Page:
Tuesday, June 16, 2015

 The Second in a Tour of Concerts by

Wolfgang David, violin
David Gompper, piano

Featuring works by
Brahms, Debussy, Pärt, Dangerfield & Gompper

Old Capitol Senate Chamber
Sunday, September 21, 2008
2:00 pm

|| download program ||


Violin Sonata #1 in G major, Opus 78 "Rain" (1879)
        1. Vivace ma non troppo
        2. Adagio
        3. Allegro molto moderato
  Johannes BRAHMS
Ikon (2008)   David GOMPPER
Fratres (1977/1980)   Arvo PÄRT
Crux Orthodoxa (2008)   Joseph DANGERFIELD
Sonate pour violon et piano (1917)
        1. Allegro vivo
        2. Intermède
        3. Finale
  Claude DEBUSSY



In the space of a few short years, Wolfgang David has ensconced himself on the international stage, both as a recitalist, and as a guest soloist with many of the world's leading orchestras, such as the Royal Philharmonic Orchestra, Vienna Radio Symphony Orchestra, Johannesburg Philharmonic Orchestra, Berne Symphony Orchestra, New York Virtuosi etc. He has been well received by the press--the Washington Post writes that he has "scaled the heights of music-making," while The Strad praises his playing for being as "emotionally wide-ranging as one could hope for," and Thomas Frost, Senior Executive Producer at SONY Classical, foresees for him "a significant international concert and recording career."

Admitted to the University for Music in Vienna at the age of eight, David studied there for many years with Rainer Kuechl, the concertmaster of the Vienna Philharmonic Orchestra. He subsequently continued his studies at the Musikhochschule in Cologne with Igor Ozim, and at the Guildhall School of Music in London with Yfrah Neaman.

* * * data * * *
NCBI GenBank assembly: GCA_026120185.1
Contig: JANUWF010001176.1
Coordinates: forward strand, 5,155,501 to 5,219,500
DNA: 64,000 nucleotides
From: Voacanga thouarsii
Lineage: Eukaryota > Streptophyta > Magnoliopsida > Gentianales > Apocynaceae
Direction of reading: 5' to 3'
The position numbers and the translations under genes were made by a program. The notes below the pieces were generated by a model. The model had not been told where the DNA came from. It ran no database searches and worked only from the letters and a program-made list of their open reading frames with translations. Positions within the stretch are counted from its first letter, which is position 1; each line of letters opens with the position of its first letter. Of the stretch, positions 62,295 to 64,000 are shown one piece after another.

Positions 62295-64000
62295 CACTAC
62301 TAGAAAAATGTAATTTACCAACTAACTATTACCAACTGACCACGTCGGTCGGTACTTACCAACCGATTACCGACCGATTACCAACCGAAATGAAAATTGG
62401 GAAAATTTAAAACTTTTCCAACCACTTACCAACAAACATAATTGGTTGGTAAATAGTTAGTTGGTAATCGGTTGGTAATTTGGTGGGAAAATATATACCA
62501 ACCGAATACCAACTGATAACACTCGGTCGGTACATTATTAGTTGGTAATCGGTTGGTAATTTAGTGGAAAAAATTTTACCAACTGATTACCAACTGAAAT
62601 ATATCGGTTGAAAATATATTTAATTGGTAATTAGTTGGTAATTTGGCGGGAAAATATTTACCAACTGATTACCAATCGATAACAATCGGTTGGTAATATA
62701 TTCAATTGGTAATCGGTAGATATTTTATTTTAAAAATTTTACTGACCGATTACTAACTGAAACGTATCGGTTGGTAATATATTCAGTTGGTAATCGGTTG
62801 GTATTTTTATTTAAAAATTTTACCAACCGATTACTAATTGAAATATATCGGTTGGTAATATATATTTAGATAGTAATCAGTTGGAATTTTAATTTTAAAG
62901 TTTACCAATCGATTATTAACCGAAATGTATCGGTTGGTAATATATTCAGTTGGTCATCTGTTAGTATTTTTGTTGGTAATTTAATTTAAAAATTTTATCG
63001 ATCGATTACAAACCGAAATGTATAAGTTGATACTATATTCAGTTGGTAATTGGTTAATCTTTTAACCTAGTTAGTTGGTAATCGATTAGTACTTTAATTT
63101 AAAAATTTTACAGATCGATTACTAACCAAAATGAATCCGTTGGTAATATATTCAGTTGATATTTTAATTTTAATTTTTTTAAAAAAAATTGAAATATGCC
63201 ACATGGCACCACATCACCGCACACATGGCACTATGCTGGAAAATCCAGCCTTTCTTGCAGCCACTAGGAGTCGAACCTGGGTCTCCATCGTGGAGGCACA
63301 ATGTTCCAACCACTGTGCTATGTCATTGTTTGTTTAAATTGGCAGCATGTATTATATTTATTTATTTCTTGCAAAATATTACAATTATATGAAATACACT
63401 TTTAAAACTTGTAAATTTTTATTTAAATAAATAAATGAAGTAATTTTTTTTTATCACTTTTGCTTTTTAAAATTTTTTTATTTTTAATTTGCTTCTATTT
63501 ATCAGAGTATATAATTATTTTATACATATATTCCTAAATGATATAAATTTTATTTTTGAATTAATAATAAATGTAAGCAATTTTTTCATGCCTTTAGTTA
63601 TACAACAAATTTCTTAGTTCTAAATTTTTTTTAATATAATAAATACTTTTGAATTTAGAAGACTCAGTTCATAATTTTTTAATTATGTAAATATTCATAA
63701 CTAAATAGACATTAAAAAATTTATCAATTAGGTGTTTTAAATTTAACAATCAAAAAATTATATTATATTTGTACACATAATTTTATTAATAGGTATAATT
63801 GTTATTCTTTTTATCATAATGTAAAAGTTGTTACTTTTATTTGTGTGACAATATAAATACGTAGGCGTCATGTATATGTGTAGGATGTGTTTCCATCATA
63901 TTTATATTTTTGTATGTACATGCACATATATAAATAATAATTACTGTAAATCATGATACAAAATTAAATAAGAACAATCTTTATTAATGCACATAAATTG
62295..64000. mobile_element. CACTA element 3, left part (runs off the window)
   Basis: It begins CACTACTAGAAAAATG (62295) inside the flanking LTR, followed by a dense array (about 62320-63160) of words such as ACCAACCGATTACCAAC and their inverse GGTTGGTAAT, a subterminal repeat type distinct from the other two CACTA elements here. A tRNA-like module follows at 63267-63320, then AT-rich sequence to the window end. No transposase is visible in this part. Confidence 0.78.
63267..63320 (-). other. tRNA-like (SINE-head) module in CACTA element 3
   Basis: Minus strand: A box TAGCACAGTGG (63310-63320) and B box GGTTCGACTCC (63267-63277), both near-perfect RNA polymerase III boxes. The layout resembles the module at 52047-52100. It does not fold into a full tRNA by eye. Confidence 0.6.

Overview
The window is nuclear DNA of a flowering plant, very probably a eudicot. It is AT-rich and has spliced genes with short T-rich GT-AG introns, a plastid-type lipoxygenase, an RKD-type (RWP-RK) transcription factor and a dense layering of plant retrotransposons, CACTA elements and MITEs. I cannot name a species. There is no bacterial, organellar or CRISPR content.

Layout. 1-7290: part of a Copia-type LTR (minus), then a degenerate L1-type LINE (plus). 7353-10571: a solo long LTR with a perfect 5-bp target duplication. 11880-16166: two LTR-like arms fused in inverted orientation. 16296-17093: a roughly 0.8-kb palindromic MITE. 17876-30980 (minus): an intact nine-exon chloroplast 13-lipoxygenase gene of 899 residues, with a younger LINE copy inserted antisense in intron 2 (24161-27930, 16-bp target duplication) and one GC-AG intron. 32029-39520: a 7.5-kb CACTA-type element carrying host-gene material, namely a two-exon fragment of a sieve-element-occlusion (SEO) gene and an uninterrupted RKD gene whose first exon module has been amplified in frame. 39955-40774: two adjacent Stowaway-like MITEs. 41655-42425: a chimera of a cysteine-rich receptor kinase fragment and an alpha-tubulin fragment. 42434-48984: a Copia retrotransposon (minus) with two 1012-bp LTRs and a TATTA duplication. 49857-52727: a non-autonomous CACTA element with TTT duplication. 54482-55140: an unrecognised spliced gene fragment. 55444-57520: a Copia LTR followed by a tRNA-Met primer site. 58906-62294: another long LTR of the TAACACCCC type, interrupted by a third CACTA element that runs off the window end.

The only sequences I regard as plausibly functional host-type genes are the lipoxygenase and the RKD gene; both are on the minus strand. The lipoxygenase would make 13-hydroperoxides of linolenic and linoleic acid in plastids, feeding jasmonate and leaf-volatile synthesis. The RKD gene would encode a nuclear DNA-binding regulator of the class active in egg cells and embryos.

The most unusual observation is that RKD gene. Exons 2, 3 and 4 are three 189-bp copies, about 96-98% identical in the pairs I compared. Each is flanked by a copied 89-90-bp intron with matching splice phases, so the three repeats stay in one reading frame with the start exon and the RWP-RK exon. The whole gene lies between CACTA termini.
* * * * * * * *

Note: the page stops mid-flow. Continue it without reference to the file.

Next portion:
The winner of many competitions and prizes, David has performed in major halls such as Konzerthaus and Musikverein Hall in Vienna, Carnegie Hall in New York, Cerritos Center in Los Angeles, the Wigmore Hall in London, and Philharmonie in Cologne. He has concertized in over 30 countries and tours regularly throughout Europe, the United States, South Africa, and South Korea. In 2006 David recorded an album of compositions by the King of Thailand Bhumibol Adulyadej with the Royal Philharmonic Orchestra (London) under the baton of Emmanuel Siffert.

Highlights of his career have included concerts at the Great Assembly Hall of the United Nations in New York in the presence of Secretary General Kofi Annan, and a concert in Bangkok, given for the Queen of Thailand.

Wolfgang David performs on a violin built in 1715 by Carlo Bergonzi, Cremona, on exclusive loan to him from the Austrian National Bank. Wolfgang David has recorded a CD with the Royal Philharmonic Orchestra under the baton of Emmanuel Siffert and two albums with the American pianist David Gompper.

David Gompper has lived and worked professionally as a pianist, a conductor, and a composer in New York, San Diego, London, Nigeria, Michigan, Texas and Iowa. He studied at the Royal College of Music in London with Jeremy Dale Roberts, Humphrey Searle and Phyllis Sellick. After teaching in Nigeria, he received his doctorate at the University of Michigan, taught at the University of Texas, Arlington, and since 1991 has been Professor of Composition and Director of the Center for New Music at the University of Iowa. In 2002 - 2003 Gompper was in Russia as a Fulbright Scholar, teaching, performing and conducting at the Moscow Conservatory.